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Equine Health Resource

Blood Culture



Bacteria in the bloodstream is a very uncommon finding in adult horses, but quite common in foals.

Blood culture is sampling of the blood, placement of it in bacterial media that favors ongoing bacterial survival and growth and then culture in a lab.

A positive blood culture indicates that bacteria are in fact within the blood (or the sample has been contaminated). A negative culture is not a guarantee that the blood is free of bacteria. In neonatal intensive care facilities up to 20% of foals admitted have a positive blood culture. Once growth of bacteria is confirmed, antibiotic sensitivity is determined, which can guide therapy.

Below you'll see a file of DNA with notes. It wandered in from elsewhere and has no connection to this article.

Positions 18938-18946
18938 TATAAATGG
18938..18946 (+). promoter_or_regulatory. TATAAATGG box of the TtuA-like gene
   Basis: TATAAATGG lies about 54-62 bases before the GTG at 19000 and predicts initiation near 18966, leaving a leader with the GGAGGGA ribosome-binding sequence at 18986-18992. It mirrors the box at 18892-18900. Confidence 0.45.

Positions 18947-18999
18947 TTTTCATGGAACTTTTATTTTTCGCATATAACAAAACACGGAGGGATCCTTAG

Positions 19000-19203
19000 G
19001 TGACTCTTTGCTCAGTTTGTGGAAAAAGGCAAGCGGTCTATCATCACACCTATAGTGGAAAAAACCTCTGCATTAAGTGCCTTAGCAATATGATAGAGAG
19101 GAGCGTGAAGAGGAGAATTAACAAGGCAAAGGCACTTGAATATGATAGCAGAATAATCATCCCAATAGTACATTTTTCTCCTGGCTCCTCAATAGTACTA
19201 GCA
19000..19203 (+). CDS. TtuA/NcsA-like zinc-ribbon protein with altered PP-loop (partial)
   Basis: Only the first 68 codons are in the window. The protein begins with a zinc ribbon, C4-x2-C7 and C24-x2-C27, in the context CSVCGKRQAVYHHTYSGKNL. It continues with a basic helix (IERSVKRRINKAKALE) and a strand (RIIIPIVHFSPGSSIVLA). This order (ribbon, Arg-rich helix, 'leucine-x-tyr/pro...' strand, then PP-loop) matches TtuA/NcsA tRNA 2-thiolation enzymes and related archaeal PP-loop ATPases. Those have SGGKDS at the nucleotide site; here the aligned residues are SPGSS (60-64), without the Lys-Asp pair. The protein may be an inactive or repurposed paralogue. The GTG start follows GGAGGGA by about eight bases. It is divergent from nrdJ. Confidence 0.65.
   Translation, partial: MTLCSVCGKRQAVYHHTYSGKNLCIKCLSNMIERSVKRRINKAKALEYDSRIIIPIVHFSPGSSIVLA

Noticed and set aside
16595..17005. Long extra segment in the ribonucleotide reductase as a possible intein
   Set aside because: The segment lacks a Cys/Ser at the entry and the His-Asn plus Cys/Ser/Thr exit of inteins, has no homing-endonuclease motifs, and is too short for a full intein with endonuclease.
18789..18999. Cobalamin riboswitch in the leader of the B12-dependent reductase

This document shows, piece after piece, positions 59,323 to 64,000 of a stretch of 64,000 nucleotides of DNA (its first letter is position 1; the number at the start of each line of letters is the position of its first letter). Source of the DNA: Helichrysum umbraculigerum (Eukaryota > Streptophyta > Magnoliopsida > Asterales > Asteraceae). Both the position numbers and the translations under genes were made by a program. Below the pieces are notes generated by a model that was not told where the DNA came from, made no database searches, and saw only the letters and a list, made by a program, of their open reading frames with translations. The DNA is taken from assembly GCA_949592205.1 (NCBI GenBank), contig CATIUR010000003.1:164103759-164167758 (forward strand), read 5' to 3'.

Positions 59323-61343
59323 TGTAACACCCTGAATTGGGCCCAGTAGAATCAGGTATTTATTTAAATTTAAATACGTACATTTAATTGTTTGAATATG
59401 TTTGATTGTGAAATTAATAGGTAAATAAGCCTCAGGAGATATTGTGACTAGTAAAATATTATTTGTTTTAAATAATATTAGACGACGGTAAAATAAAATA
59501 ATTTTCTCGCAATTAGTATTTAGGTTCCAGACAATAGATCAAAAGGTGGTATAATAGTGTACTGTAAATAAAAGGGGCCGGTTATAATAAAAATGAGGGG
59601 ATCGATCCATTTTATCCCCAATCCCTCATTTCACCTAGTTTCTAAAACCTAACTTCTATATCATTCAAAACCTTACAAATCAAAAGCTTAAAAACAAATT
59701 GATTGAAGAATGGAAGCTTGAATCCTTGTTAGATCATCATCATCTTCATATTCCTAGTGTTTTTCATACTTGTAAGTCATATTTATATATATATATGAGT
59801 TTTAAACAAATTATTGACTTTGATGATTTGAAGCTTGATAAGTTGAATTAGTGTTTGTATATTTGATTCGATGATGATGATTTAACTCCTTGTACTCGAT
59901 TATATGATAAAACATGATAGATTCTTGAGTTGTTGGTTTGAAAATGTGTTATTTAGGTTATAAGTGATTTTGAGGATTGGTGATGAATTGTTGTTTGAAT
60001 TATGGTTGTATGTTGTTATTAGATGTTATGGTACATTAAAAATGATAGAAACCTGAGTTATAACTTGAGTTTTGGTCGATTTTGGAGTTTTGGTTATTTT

The only way of positively determining the presence of bacteria in blood, determining the species of bacteria, and determining what antibiotics will kill it.


Growth of bacteria and determination of sensitivity can take up to 48 hours. Treatment must be started before results are returned. If the patient is treated with antibiotics prior to blood sampling, there is a greatly reduced likelihood of growth of bacteria in the sample. Even when conditions are good, bacteria sometimes do not grow. Some species of bacteria are fastidious and hard to grow. In other cases, bacteria are only present in the blood intermittently. Timing of sampling may not be right.


  • What is the likelihood that this bacterial isolate is real, versus a contaminant?
  • Author: Doug Thal DVM Dipl. ABVP


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